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The Jeffersonian cyclopedia;

a comprehensive collection of the views of Thomas Jefferson classified and arranged in alphabetical order under nine thousand titles relating to government, politics, law, education, political economy, finance, science, art, literature, religious freedom, morals, etc.;

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2802. EXECUTIVE, The Confederation and.—
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2802. EXECUTIVE, The Confederation and.—

As the Confederation had made no provision for a visible head of the government
during vacations of Congress, and such
a one was necessary to superintend the executive
business, to receive and communicate
with foreign ministers and nations, and to assemble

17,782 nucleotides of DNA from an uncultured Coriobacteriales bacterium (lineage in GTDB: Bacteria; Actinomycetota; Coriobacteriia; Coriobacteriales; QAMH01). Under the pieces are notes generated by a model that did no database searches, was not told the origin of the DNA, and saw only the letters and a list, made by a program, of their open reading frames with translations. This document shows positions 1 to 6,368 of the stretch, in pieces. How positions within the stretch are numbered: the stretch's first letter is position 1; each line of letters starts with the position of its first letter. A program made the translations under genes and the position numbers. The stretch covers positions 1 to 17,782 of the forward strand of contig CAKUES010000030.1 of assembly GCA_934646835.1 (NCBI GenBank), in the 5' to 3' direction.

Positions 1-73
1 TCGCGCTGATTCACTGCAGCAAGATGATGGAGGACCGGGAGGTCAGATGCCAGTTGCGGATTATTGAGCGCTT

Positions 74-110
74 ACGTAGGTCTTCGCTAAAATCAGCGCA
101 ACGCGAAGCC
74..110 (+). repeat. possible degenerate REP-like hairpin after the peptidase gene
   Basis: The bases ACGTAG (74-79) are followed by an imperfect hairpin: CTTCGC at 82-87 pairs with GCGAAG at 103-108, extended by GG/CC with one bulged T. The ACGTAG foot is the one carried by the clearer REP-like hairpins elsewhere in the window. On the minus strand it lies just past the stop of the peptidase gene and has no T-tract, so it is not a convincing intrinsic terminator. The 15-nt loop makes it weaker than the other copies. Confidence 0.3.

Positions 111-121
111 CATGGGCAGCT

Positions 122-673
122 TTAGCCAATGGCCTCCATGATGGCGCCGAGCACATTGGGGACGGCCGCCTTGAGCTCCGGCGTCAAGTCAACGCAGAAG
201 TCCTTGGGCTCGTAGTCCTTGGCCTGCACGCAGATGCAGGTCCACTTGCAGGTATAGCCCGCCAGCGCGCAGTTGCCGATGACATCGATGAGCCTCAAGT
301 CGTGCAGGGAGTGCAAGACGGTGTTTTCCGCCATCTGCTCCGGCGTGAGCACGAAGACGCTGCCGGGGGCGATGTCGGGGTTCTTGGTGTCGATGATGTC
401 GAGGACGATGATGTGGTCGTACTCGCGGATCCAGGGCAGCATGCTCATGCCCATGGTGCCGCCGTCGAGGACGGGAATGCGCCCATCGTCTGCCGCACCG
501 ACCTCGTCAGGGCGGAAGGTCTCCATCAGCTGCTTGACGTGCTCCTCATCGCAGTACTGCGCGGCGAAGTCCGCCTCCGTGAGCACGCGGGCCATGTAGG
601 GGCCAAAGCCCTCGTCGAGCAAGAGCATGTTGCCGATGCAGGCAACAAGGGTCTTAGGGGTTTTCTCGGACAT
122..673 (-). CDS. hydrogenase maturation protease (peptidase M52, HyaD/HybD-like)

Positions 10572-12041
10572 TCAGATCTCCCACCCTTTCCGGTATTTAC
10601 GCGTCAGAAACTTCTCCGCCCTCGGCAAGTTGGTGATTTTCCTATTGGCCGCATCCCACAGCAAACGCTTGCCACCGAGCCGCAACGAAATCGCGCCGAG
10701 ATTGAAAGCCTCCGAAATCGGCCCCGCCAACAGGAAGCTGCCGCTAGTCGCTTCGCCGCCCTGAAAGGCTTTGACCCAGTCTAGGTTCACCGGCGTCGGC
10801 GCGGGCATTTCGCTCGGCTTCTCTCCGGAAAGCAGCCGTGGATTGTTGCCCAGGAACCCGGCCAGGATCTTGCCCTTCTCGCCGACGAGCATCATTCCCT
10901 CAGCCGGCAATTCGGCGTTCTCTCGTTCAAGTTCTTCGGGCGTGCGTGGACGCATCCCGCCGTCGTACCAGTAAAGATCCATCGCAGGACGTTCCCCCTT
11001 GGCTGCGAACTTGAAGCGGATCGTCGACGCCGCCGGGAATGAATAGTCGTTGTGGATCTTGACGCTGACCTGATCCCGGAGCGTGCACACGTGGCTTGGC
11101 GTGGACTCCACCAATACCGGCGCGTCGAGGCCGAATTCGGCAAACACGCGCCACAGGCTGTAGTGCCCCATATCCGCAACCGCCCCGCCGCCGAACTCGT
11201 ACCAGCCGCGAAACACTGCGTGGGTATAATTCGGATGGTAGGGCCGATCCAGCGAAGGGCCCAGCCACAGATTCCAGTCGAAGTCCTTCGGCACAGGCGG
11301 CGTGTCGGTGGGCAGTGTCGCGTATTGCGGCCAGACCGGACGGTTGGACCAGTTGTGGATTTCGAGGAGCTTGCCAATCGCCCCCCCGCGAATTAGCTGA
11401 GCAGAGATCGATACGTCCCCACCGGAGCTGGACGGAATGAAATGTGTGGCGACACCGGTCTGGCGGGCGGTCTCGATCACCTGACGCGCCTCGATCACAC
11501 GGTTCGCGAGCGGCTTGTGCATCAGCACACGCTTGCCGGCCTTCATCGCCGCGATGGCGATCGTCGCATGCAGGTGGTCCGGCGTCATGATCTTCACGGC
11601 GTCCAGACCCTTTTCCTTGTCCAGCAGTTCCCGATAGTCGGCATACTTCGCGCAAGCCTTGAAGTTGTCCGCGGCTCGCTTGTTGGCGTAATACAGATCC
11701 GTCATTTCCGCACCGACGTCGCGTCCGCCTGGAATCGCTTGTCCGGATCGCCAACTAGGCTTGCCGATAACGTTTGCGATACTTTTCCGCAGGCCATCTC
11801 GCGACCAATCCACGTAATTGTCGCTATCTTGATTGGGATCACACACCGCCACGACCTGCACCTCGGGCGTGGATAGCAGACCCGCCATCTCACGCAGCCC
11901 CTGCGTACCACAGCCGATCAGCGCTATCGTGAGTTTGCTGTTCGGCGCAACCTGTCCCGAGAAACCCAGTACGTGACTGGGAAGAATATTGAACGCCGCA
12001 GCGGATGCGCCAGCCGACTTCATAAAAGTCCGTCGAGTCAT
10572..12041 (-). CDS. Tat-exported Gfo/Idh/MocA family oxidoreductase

Congress on sudden and extraordinary
emergencies, I proposed early in April, 1784,
the appointment of a committee to be called
the “Committee of the States,” to consist
of a member from each State, who should
remain in session during the recess of Congress:
that the functions of Congress should
be divided into Executive and Legislative, the
latter to be reserved, and the former, by a
general resolution, to be delegated to that
Committee. This proposition was afterwards
agreed to; a Committee appointed, who entered
on duty on the subsequent adjournment
of Congress, quarrelled very soon, split
into two parties, abandoned their post, and
left the government without any visible head
until the next meeting in Congress. We have
since seen the same thing take place in the
Directory of France; and I believe it will forever
take place in any Executive consisting of
a plurality. Our plan, best, I believe, combines
wisdom and practicability, by providing
a plurality of counsellors, but a single Arbiter
for ultimate decision.—
Autobiography. Washington ed. i, 54. Ford ed., i, 75.